The third installment in a triptych of eloquent pieces penned by the one and only Dennis Kane. Words on a world in pandemic viewed by Ban Ban Ton Ton`s eyes in New York. Observations on Dennis` hometown, and homeland, in a time of crisis – plus a few brilliant film and book reviews.
Words, selections, and photographs by Dennis Kane.
The water quietly laps against the sea wall, the tide from estuary to river has slackened before changing direction, moonlight illuminates the peaks of the slight capillary swells. In the distance Bartholdi’s Queen is a turquoise lighthouse. You can smell the Atlantic. Even at this late hour there are tugboats pulling barges, tankers hover in the distance, darkened silhouettes. There are about a dozen fishermen, they each have a few rods going, no one is really talking, sometimes they text each other. They are fishing for “stripers” – striped bass, carp, bluefish, porgy’s and something called a toadfish. I speak with Carlos, who has just pulled in a sizeable bass, he says he’s here “most nights” and used to sell some of his catch to local spots. The restaurants are for the most part closed now. Carlos says he sometimes eats the fish, “but only a couple a month”. Behind us the glass facings of lower Manhattan’s financial canyons make a sheer reflective prism, the buildings are dark and vacant, and have been silent since early March. It is 1AM on a Sunday morning in November.
The day before it was announced that Joe Biden had won the presidential election. The news spread over Twitter in the late morning. It was an unseasonably warm day, I had the widows open, and I started to hear it around noon – raucous car horns and cheers, the sounds so different from the wartime dutiful applause for hospital shift change, this was euphoric and spontaneous. Going outside the streets were electric – sunshine, a warm breeze, and people – people like I hadn’t seen in a long time. This wasn’t a protest or demonstration; this was the beginning of a floating block party. A man on the corner is singing a modified boozy version of Hall & Oates’ She’s gone: “He better learn how to face it, he’s gone!” Despite the face masks you can tell by their eyes that people are smiling. There is this odd “is this really happening” sensation. It has been a grim tonal stretch, and this moment of saturated technicolor is shocking. By late afternoon the city is pulsing in a way that it hasn’t since a pre-COVID summer. I hear music in the streets indeed. Going past Thompkins Square, Luther Vandross elegance emanates from a boom box “Never too much, never too much…” Someone has painted “You’re Fired!!!” on the glass of an empty storefront. This is twilight zone joy, and we’ll take it. By nightfall the reality of COVID has sent many home, but it isn’t the forlorn silence that has occluded Manhattan all year. As the last rinds of vermillion and bruised plum leave the sky, a sense of hope and relief, albeit temporary, resonates.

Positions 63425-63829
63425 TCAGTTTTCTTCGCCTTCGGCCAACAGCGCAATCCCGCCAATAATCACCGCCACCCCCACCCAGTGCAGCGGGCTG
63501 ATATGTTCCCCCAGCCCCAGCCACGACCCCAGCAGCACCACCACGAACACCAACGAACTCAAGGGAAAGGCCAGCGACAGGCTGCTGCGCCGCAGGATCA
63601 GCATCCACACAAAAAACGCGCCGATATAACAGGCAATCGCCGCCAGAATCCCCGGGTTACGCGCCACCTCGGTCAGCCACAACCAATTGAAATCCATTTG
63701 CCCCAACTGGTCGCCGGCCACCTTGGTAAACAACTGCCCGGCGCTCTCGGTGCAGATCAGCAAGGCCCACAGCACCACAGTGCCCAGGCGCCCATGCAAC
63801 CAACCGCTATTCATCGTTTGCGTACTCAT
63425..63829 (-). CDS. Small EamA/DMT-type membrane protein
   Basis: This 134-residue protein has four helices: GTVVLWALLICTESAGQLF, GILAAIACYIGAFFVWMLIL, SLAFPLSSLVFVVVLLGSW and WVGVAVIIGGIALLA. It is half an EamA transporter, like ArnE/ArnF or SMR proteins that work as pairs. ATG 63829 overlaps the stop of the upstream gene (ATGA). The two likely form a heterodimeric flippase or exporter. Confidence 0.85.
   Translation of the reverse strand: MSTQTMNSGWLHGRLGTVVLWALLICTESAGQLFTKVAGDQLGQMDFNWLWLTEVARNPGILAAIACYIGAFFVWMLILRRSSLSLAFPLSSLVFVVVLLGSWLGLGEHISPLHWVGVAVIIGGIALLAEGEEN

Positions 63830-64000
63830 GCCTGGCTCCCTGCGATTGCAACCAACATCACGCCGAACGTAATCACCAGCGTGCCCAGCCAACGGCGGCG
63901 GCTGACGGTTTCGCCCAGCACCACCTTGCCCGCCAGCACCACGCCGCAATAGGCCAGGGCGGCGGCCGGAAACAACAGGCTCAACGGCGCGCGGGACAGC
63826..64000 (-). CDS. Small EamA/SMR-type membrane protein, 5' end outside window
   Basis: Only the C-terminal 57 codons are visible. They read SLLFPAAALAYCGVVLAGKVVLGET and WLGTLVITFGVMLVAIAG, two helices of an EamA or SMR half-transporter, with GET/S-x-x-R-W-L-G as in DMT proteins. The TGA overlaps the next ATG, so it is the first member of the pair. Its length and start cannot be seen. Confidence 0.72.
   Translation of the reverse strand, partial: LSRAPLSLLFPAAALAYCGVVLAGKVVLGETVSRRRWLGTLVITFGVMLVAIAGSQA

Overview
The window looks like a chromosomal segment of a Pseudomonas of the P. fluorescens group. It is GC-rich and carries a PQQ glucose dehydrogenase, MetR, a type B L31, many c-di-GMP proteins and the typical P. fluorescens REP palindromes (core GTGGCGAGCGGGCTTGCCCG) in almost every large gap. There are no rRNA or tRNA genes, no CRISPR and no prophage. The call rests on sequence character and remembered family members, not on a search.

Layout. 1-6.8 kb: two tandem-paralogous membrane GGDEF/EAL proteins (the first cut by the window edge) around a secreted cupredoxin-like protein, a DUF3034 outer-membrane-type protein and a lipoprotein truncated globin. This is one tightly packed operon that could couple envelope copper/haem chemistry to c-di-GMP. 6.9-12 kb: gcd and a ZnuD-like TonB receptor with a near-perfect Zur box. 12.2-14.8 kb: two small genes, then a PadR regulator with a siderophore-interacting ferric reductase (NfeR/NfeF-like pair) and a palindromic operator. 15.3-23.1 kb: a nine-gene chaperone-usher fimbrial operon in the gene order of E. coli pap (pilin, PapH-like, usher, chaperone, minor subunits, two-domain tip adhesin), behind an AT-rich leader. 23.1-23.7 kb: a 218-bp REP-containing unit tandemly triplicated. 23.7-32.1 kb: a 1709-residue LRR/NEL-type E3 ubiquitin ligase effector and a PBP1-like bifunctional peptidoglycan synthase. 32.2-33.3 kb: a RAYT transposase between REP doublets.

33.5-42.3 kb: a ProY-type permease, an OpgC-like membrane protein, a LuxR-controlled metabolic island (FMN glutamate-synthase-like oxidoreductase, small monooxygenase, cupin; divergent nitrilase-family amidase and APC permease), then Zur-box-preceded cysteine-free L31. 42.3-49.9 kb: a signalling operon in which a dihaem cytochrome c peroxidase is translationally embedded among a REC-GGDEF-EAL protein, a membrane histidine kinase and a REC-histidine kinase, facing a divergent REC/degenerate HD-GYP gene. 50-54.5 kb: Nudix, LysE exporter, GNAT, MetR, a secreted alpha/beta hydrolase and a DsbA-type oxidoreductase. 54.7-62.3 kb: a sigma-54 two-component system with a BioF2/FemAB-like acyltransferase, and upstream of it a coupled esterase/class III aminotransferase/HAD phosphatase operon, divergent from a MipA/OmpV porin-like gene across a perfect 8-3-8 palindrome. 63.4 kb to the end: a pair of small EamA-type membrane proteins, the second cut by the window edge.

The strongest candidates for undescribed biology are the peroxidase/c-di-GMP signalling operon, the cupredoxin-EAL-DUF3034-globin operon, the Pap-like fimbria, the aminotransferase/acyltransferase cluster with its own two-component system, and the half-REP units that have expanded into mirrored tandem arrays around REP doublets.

In the subsequent weeks, Trump doubles down on ugly, his enabling party conforms, and it seems that our fractured democracy is tottering. The numbers of the dead mount at an accelerated pace. We close in on half a million, and science deniers still refuse to wear masks. The concrete grey of despair sets back in, and that general sense of nervous fatigue saturates every zoom chat, text conversation, and socially distanced meeting. Then a tipping point, out of options, Trump urges his sub-reddit, Q-anon, Proud Boy massive to insurrect, and voila, hand overplayed, his balloon bursts. Like a belligerent drunk at a party, he is finally shown the door. Social media gone, his lawyer awaiting disbarment, Impeachment / the Sequel, his cheesy brand in tatters, and his many creditors in wait, this becomes an allegorical end for such a colossal villain, shattered by the loss of his one superpower – Twitter. In a few days the monumental process of cleaning the wreckage will begin. Trump an ugly figurehead and narrow pathology embodied the symptoms of America’s dark side – racist, jingoistic, childishly parochial, clumsily uncurious, and fundamentally indecent. A talisman for a hoard of entitled Karen’s lodging a vague insistent needy complaint with the world.